Saturday, December 08, 2012

Winter view of Walcot

click photo to enlarge
Walking in lowland Lincolnshire can be a mucky, sticky affair in winter. Arable land at this time of year is often wet and muddy and it's not uncommon to end a walk measuring a couple of inches taller than when you set off, such is the tenacity with which the soil clings to the sole of your boots. Consequently, a deep overnight frost is welcome because it means that fields which are usually impassable or unpleasant to walk, solidify and become much easier. In fact, the day we did a circular morning walk from Folkingham to Walcot, then on to Pickworth and finally back to Folkingham, the ground was like concrete and we left no footprints to mark our passage.

There is another feature of this walk that makes it a good choice for a winter walk and that is the greater than usual amount of pasture through which the footpaths meander. Permanent grass is reasonably common on Lincolnshire's higher land but less so lower down. In this area, especially around the villages, there is quite a bit that often has flocks of rather timid sheep or sometimes pet animals of the sort favoured by those who engage in "horsiculture."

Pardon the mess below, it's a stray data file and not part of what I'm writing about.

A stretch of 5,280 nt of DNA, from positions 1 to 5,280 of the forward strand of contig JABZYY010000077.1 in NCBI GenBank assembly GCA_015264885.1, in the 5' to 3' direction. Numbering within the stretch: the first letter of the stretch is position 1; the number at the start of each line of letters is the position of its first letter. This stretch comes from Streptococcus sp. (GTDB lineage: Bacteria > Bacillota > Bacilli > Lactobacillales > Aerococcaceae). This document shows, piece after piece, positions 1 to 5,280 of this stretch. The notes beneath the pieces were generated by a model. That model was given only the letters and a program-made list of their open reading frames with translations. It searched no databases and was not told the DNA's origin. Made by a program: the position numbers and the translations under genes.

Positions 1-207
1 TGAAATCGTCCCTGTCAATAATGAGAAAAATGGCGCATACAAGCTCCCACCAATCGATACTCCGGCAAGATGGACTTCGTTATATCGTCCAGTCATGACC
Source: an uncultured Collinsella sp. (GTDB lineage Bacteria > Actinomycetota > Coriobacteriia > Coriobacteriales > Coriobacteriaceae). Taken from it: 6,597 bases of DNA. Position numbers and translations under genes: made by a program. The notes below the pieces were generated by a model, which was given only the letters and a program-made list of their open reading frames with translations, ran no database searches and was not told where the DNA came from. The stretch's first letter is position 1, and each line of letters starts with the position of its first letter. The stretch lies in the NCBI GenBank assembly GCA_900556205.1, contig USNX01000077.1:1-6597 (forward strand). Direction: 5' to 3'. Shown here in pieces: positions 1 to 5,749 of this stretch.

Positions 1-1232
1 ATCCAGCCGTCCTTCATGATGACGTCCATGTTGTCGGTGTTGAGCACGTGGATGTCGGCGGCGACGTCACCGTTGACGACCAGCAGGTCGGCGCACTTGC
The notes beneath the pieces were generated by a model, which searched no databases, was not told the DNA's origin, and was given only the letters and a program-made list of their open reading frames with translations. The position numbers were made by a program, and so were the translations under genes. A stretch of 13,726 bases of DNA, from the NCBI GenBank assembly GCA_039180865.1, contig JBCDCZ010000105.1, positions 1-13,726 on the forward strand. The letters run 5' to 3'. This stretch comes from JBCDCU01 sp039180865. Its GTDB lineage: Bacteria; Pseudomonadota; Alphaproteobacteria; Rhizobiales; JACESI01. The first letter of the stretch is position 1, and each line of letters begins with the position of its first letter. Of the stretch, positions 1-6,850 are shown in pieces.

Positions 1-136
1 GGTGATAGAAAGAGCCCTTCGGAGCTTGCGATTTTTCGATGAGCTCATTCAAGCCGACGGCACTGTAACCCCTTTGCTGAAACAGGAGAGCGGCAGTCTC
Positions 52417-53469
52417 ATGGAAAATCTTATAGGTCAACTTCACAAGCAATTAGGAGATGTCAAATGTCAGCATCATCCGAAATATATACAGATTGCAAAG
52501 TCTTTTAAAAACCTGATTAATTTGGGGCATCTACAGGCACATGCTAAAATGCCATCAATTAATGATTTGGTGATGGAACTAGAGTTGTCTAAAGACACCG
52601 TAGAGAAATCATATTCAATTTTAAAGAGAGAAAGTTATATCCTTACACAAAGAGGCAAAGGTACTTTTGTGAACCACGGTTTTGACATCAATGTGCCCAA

The church at Walcot has become one of my favourite Lincolnshire churches. It suffered much less than many from the attentions of the restorers and enthusiasts, and what was done (mostly in 1907) was accomplished with sensitivity and respect for the achievements of the medieval builders and masons. The current congregation continues this work so when you enter the building you get a real sense of stepping into the past. Inside the fabric is mainly twelfth and thirteenth century, with the outside largely fourteenth century. I've posted photographs of the interior, the porch and the font before, but on the day of my visit the light wasn't bright enough for interior shots. However, I'd set out on this walk in the hope of returning with a landscape or two, and even though the weather deteriorated, the sun disappeared, and drab cloud rolled in, I managed this shot that features the broach spire of the distant church rising from the pantile roofs of the few farms and houses that constitute this small village.

photograph and text © Tony Boughen

Camera: Canon
Mode: Aperture Priority
Focal Length: 73mm
F No: f5.6
Shutter Speed: 1/80
ISO: 100
Exposure Compensation:  -0.33 EV
Image Stabilisation: On